Cafe Society

My Brother's has a legal date with Brothers Bar & Grill

Brothers, where art thou?

When Jim Karagas, owner of My Brother's Bar, Denver's oldest continually operating saloon and a joint he's run for forty of its 120-odd years, heard that Brothers Bar & Grill, a Wisconsin-based chain, planned to open an outpost in town, he was concerned that it might cause some confusion in the marketplace -- particularly since his joint, which he bought with brother Angelo back in 1970, is frequently referred to by its many fans as "Brother's."

So on March 3, Karagas's attorney sent a letter to the Brothers franchisee, asking that the company discontinue the use of the word "Brothers" in Denver and arguing that it "appears to be an attempt to unfairly trade on and benefit from [My] Brother's forty years' excellent reputation and goodwill."

Marc and Eric Fortney, the brothers who founded Brothers Bar & Grill in 1990, disagreed. They counted 67 other businesses in the Denver marketplace that use the word "Brothers" -- Brothers BBQ among them (Uptown Brothers would soon make it 68) -- and went directly to U.S. District Court in early May, asking the judge to rule that they had a right to use the Brothers name in Denver.

The judge hadn't ruled by the time they opened their joint at the end of May, under the Brothers name. And if you've been to both bars, you'd never confuse them: Brothers is a giant sports bar (read Drew Bixby's Drunk of the Week on Brothers here); My Brother's is a quirky spot that plays classical music and doesn't even have a television.

But for those who just hear the name "Brothers," there's been plenty of confusion. While the owners of Brothers were renovating their building at 1920 Market Street -- a spot that's been a number of bars and restaurants, as well as the set of The Real World: Denver -- some expensive electrical equipment for the project was delivered to My Brother's, located a mile away at 2376 15th Street. Job applicants stopped by My Brother's to drop off their resumés for Brothers. And ten days ago, supporters of John Hickenlooper's campaign for governor kept stopping by My Brother's, asking about a Hickenlooper fundraiser that was actually held at Brothers.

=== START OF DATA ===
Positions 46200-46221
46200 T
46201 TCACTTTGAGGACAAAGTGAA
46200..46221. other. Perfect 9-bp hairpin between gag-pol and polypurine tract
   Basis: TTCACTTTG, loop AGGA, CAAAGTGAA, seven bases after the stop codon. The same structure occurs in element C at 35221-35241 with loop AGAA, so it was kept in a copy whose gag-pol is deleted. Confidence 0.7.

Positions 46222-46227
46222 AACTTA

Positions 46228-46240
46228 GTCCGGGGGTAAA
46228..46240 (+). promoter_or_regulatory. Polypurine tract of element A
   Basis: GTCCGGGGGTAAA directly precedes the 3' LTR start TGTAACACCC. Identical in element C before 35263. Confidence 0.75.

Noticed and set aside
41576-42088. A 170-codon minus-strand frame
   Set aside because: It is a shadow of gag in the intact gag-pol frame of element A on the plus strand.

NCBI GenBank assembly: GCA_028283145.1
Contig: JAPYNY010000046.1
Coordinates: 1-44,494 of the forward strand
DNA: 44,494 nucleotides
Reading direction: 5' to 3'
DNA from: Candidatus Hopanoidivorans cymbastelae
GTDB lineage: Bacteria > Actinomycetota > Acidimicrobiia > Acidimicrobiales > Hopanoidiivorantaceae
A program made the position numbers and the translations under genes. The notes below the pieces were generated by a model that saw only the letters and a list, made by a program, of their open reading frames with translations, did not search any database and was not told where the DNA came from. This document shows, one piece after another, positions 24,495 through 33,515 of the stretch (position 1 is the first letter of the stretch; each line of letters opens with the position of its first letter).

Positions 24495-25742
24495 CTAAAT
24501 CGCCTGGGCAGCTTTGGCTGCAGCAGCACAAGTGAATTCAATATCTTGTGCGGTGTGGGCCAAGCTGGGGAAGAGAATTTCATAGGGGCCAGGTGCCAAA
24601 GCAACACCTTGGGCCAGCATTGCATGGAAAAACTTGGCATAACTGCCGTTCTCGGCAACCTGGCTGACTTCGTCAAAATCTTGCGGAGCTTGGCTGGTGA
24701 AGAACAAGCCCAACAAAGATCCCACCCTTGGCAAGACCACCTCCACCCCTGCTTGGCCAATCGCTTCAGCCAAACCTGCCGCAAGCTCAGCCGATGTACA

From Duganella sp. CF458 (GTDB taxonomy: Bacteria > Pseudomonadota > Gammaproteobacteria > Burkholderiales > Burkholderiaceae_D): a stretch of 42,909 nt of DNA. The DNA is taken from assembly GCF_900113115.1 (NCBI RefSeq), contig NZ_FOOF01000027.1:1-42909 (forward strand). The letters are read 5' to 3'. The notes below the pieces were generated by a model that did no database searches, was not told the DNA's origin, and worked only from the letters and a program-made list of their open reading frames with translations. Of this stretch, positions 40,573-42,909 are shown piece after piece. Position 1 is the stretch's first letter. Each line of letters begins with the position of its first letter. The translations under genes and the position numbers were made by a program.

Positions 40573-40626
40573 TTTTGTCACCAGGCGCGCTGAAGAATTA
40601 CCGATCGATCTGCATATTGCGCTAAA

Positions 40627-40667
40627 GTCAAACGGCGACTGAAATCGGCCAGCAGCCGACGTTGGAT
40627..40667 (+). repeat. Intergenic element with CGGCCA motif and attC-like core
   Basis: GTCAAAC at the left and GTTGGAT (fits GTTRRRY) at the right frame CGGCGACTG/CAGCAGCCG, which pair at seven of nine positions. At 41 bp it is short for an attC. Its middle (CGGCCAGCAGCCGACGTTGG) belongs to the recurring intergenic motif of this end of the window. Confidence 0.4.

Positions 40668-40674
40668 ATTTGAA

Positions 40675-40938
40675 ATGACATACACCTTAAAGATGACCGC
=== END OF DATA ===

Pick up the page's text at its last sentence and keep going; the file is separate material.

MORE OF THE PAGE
On Friday, attorneys for Brothers and Brother's will meet for a required settlement conference. Jon Kottke, Karagas's longtime lawyer, isn't optimistic that they'll reach a deal. "The other side has not reached out at all to suggest anything," he says. "There's been no substantive talk."

But Hickenlooper would make a hell of an expert witness for My Brother's.

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Patricia Calhoun co-founded Westword in 1977; she’s been the editor ever since. She’s a regular on the weekly CPT12 roundtable Colorado Inside Out, played a real journalist in John Sayles’s Silver City, once interviewed President Bill Clinton while wearing flip-flops, and has been honored with numerous national awards for her columns and feature-writing.
Contact: Patricia Calhoun